The weight of the city

Published July 5, 2014
Our nation is in grave danger, and it comes from within. It’s neither a terrorist group nor a drug gang that assaults us, but this menace portends ill tidings for our future unless we can reverse its hold on our culture.
The 2012 HBO series “The Weight of the Nation” predicted that the mounting health costs of obesity-induced illnesses threaten to undermine our economy and our national well-being as a growing number of us are growing in size as processed foods and excessive electronic entertainment threaten to turn us into the cart-riding obese characters in the movie “Wall-E.” We must act now, and we can’t wait for the federal government to fix it for us. Such major change in thought, behavior and culture requires a dedicated effort coordinated by individuals, local government, schools, health organizations and grassroots groups. Here are some of my ideas for Alliance, and I understand that they are not necessarily practical or possible in full, but I want to initiate discussions on theses subjects.
Walk with the mayor: Alliance Mayor Alan Andreani led walks a few years back, but the program seemed to be short-lived if I remember correctly. I would like to see those walks resume. It may be that few people attended, but even if that was the case it’s a good idea and well worth revisiting. Nashville Mayor Karl Dean in May launched Walk 100 Miles with Nashville, a follow-up to Walk 100 Miles With the Mayor. We should follow suit and follow the suit who leads the city. Members of the Alliance Historical Society and the Alliance Area Preservation Society could lead walks with historical and architectural themes, but it is most important that walkers move briskly and get aerobic workouts.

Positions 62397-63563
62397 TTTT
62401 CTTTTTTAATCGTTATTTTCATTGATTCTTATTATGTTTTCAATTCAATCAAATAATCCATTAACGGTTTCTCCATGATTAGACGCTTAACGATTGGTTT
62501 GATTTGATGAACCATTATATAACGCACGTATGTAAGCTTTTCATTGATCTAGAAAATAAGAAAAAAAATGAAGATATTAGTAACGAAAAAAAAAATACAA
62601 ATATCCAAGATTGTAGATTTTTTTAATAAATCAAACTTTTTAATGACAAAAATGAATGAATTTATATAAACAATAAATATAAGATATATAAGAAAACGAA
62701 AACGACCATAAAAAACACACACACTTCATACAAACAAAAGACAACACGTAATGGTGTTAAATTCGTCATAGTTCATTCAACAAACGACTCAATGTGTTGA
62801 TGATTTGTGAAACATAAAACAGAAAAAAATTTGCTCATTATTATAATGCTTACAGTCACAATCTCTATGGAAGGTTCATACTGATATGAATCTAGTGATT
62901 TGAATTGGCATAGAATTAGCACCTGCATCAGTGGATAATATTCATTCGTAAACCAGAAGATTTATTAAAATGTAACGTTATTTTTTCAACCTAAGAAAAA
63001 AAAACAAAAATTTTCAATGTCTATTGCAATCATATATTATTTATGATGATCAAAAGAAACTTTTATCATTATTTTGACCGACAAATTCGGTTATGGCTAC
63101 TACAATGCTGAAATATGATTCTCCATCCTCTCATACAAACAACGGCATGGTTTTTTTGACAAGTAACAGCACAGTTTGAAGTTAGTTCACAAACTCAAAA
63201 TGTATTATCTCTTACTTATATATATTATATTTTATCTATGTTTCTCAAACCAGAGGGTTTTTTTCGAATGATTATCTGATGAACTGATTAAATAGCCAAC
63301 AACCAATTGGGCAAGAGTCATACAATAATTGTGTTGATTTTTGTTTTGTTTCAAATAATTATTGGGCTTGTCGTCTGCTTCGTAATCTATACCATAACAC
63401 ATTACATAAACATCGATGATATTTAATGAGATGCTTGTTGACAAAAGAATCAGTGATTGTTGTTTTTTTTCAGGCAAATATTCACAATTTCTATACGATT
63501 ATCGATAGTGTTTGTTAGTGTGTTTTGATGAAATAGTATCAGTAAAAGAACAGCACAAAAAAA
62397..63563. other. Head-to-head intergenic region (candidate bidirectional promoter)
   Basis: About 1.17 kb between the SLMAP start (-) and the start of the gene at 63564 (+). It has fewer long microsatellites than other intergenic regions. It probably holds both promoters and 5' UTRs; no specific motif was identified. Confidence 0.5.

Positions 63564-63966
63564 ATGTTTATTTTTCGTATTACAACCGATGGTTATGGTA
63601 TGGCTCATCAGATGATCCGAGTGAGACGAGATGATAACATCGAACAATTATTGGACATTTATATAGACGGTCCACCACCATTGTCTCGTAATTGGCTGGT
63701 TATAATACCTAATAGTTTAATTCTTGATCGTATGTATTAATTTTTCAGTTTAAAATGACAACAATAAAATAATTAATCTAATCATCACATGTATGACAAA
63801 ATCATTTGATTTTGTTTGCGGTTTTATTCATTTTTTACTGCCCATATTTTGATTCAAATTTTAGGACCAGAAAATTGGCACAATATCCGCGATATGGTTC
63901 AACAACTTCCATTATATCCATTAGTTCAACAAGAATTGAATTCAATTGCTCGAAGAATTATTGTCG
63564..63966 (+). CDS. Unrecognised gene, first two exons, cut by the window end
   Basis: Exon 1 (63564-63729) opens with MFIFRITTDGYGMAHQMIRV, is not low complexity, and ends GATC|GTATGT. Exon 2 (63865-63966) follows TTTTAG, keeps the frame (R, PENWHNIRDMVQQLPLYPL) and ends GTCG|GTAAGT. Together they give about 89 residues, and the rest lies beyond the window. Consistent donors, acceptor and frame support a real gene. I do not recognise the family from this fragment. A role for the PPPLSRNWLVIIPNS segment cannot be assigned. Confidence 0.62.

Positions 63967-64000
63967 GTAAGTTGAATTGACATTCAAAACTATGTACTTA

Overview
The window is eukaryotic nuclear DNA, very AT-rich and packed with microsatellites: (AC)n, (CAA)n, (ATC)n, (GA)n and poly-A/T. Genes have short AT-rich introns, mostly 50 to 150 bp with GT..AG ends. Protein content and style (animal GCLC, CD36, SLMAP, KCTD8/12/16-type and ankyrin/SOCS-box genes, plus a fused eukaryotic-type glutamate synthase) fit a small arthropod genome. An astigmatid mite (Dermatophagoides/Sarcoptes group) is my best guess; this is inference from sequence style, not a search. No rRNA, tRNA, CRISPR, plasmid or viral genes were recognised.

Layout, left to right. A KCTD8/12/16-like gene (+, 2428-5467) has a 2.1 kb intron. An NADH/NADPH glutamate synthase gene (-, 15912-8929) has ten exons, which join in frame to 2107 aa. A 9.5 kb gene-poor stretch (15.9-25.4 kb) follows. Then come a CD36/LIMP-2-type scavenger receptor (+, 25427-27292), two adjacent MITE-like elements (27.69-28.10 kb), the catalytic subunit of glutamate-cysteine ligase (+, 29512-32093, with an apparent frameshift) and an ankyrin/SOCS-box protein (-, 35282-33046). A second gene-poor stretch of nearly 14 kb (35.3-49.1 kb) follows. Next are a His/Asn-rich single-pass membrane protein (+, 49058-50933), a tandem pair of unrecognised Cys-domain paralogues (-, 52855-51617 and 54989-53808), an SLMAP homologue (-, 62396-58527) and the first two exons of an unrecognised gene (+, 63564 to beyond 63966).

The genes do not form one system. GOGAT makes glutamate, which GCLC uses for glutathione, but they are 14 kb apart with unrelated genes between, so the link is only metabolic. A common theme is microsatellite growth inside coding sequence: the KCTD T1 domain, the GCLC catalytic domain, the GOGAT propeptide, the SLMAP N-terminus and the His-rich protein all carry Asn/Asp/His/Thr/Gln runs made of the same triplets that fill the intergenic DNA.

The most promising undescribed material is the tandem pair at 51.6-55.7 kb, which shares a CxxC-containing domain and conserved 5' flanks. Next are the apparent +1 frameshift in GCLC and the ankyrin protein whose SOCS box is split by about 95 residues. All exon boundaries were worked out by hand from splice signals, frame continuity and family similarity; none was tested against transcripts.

A greenway connection from Mount Union to downtown. The city of Kent recently completed the KSU Gateway that connects the university to the business district, and I am glad to see that Alliance is working on a similar idea, as detailed in Laurie Huffman’s “Going Green” article in The Review on June 24. The plan is more ambitious than merely connecting the University of Mount Union and downtown Alliance, the proposed path also spanning the city east and west, and the trail would connect two Stark Parks trails, the Iron Horse Trail off of West Beech Street in Washington Township and the Mahoning Valley Trail starting off Gaskill Drive east of Union Avenue and traveling north in Lexington Township. (See starkparks.com.)
Return of Fuel-less Fridays: This program also seemed to disappear. It’s always good to encourage people to use their own power for transportation, and we should keep promoting Fuel-Less Fridays. Perhaps Alliance Area Development could entice a bicycle sales and rental business to set up shop in Alliance, with at least the rental aspect of the enterprise operating alongside the walking and biking trail.
East Main Street Plaza: In conjunction with the growing downtown arts district, East Main Street could be converted to a pedestrian mall as was done decades ago in Cuyahoga Falls. Access to business could be provided on Market and Prospect streets, and such a plaza could host gatherings, lectures on health and wellness, musical performances, performance artists, vendors selling healthful foods, and more.
Community education: Aultman Hospital in the western half of Stark County offers monthly lectures on health topics. We could use the same in Alliance, with doctors, nurses, nutritionists, dietitians, exercise experts, educators, Farmers’ Market vendors, members of Green Alliance (http://www.greenallianceohio.org/), and representatives from Stark Parks, ODNR and our nature centers giving talks. We could choose a One Book One Community selection that deals with a topic such as obesity, physical fitness or community wellness. Businesses could sponsor wellness and education programs for employees because in the long run the benefits outweigh the initial costs.
We, as individuals, must educate ourselves on food, diet, fitness and the risks of obesity. Rodman Public Library has “The Weight of the Nation” in DVD and book format, and I encourage you to watch or read it and to learn all you can about food, fitness and health. Buy it, borrow it or rent it — it is worth the time and expense because our future as individuals and a nation is in peril.

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